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Pay Very Close Attention To This Iranian Missile

June 14, 2019

Via Iranian media.

With US-Iran ties falling apart the specter of a regional war looms anew over the Middle East. This makes it worthwhile to examine the possible military technology the belligerents may use against each other in an actual conflict. Since the Trump administration’s withdrawal from the JCPOA framework a year ago, the Islamic Republic has regularly publicized its arsenal with the help of local media. Indeed, the past six months offered an abundance of proof that Iran’s ability to mass-produce advanced weapons is thriving despite sanctions.

In late January, for example, a rare exhibition for its domestic military equipment was held in Tehran. Among the shocking surprises were the complete selection of drones displayed at the indoor venue…and their weapons.

Laid on tables flanking a Shahed 129 MALE UAV were unnamed air-to-surface missiles–some claim these are the “Saded guided bombs”–that had both collapsible and fixed vertical stabilizers. Iran’s mysterious Defense Industries Organization (DIO) is known to produce a wide range of missiles, yet the types meant for armed drones often escape notice. This leaves a gap in public knowledge on what the Iranian military is capable of. The tabletop missiles at Eghtedar 40, by the way, are similar in appearance to the missiles for the US-made FGM-148 Javelin and the Israel-made Spike-LR/LR2/NLOS.

The FGM-148 Javelin is a portable infantry anti-tank missile launcher able to neutralize mobile and static targets from up to 2.5 kilometers away. Javelins are often issued to infantry squads who expect to fight against armor or fortifications–the top attack warhead excels at eliminating both. The missile of the FGM-148 Javelin, however, is small, just three feet in length with a diameter of 12.7cm or 127mm.

The Spike-LR is the largest among the Spike family of missiles manufactured by Israel’s Rafael. As its name indicates, it’s a long-range anti-armor missile with a record-setting maximum range over land of 5.5 km. The Spike-LR variants for helicopters and small naval vessels covers twice the distance. The even larger Spike-NLOS is billed as a precision guided missile for engaging targets at extreme distances, with coastal and naval defense among its suggested roles.

With the comparisons made, it’s now clear a DIO affiliate responsible for missile R&D has mastered non-line of sight technology. The air-launched munitions shown at Eghtedar 40 is ultimate proof Iran has the means to cover its ground forces, whether regular or proxy, with lethal strike options for any environment. If the “how” behind this breakthrough is unexplained a useful clue is found in another Iranian weapon system–the local copy of the BGM TOW anti-tank missile launcher called the Toophan.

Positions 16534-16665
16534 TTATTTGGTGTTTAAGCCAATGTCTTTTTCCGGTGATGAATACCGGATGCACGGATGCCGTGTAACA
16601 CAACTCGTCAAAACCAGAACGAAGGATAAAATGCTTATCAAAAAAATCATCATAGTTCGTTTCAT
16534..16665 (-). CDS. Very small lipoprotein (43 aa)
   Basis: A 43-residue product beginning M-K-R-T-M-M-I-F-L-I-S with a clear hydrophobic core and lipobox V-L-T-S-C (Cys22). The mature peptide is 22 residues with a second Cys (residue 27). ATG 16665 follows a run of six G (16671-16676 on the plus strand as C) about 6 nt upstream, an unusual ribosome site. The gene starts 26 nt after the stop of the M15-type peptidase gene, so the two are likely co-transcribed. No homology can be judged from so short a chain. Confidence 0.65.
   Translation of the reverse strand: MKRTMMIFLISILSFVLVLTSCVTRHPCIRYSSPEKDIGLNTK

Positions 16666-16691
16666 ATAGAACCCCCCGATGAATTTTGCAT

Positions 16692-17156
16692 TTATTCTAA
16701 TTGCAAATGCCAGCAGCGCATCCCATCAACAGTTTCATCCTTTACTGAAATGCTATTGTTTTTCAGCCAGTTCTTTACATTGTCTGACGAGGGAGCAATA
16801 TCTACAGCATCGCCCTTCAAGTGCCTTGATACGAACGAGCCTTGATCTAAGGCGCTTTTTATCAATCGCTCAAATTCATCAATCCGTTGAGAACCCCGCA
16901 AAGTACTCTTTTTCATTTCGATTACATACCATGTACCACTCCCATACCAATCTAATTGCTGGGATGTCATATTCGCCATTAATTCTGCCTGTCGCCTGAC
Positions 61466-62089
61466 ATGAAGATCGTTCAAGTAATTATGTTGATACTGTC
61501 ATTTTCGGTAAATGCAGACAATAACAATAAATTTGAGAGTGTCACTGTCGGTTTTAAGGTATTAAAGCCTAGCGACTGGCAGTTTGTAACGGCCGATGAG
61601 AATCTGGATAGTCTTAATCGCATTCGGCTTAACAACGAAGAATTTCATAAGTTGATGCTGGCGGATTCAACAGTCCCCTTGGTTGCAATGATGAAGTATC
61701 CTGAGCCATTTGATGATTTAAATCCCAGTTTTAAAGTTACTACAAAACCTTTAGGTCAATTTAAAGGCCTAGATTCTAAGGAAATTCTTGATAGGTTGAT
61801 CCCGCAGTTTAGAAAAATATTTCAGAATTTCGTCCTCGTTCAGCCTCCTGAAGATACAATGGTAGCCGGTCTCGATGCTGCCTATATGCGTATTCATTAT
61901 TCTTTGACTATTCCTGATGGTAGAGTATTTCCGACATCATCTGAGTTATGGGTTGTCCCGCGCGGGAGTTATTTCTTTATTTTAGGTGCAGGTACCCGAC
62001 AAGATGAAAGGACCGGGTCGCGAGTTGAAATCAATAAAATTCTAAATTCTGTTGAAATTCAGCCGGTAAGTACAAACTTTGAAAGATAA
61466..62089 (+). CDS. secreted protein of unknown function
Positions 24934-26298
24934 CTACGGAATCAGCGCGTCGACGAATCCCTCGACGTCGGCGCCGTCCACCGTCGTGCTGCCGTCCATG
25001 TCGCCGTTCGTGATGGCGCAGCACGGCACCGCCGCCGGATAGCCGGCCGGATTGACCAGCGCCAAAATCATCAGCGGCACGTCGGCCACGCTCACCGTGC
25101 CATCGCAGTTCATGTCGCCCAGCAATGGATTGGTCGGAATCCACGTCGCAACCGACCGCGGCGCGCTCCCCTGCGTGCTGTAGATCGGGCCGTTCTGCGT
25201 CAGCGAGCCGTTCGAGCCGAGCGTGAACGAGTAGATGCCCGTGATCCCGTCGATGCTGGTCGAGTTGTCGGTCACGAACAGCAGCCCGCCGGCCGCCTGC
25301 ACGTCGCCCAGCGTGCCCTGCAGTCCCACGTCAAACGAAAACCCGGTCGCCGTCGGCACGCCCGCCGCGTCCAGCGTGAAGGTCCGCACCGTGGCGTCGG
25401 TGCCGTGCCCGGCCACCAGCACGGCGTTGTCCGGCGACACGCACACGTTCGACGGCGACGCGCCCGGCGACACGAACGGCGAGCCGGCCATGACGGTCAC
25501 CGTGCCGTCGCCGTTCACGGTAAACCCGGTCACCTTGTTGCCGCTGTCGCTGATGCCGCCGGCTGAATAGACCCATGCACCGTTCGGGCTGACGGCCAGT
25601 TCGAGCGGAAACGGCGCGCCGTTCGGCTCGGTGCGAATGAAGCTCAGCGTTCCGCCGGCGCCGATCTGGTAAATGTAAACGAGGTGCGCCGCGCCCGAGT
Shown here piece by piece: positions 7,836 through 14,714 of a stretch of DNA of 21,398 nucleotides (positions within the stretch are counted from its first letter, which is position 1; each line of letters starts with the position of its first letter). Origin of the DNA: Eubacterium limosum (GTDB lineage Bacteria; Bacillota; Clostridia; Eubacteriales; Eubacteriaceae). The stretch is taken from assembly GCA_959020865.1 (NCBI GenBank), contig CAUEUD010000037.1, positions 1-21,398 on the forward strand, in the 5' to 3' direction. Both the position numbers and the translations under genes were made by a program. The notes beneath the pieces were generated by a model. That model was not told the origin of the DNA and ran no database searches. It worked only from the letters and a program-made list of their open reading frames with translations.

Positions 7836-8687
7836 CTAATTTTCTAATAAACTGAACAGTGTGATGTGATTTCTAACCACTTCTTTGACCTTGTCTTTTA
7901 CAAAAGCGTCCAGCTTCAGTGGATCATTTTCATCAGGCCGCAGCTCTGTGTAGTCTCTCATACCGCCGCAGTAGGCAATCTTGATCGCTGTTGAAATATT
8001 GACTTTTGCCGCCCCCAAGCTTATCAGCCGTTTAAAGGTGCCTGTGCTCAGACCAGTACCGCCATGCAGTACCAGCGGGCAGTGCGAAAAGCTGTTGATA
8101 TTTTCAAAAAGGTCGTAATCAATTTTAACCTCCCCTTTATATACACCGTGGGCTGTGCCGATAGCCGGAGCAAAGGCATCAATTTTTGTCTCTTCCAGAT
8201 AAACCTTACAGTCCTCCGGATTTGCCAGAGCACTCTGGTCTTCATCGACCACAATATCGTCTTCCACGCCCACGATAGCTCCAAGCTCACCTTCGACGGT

Iranian ATGMs (copies of the Sagger, Konkurs, Kornet, and Dragon) have different munitions available to them and the Toophan is no exception. A “Toophan 3” is a top attack munition, its warhead exploding downward, with a range of 3.5 km in daytime. It’s possible this variant was modified further to be air-launched and given extreme range. To fulfill the role, an optoelectronic guidance unit was installed on its nose along with an improved booster. If this is so, the implications are worrisome. If the same type is repurposed for a new kind of missile, the Revolutionary Guard (IRGC) and the regular armed forces or Artesh could have a potent all-in-one munition.

A genuine NLOS missile with a range beyond 20 km marks a huge leap for Iran’s new generation of long endurance UAVs, giving them the reach for attacking the enemy’s critical infrastructure. When used on the IRGC’s fleet of fast attack craft in the Persian Gulf these portable missiles can swarm and then disable larger vessels. A ground-based variant is just as potent. A multiple launcher for an NLOS missile may result in a vehicle similar to the British Army’s Exactor, which is an M113 armed with a six cell launcher containing Spike Mk5/NLOS missiles. The Artesh have a multitude of M113 APCs that are convertible to support the same. If Iran’s proxies are eligible to receive these weapons in the coming decade, Israel and the GCC must find appropriate countermeasures.

No matter Tehran’s financial straits, the state-owned military-industrial sector is able to mass-produce enormous quantities of weapons. This makes it almost certain Iran’s “guided bombs” are bound to go places and cause trouble.

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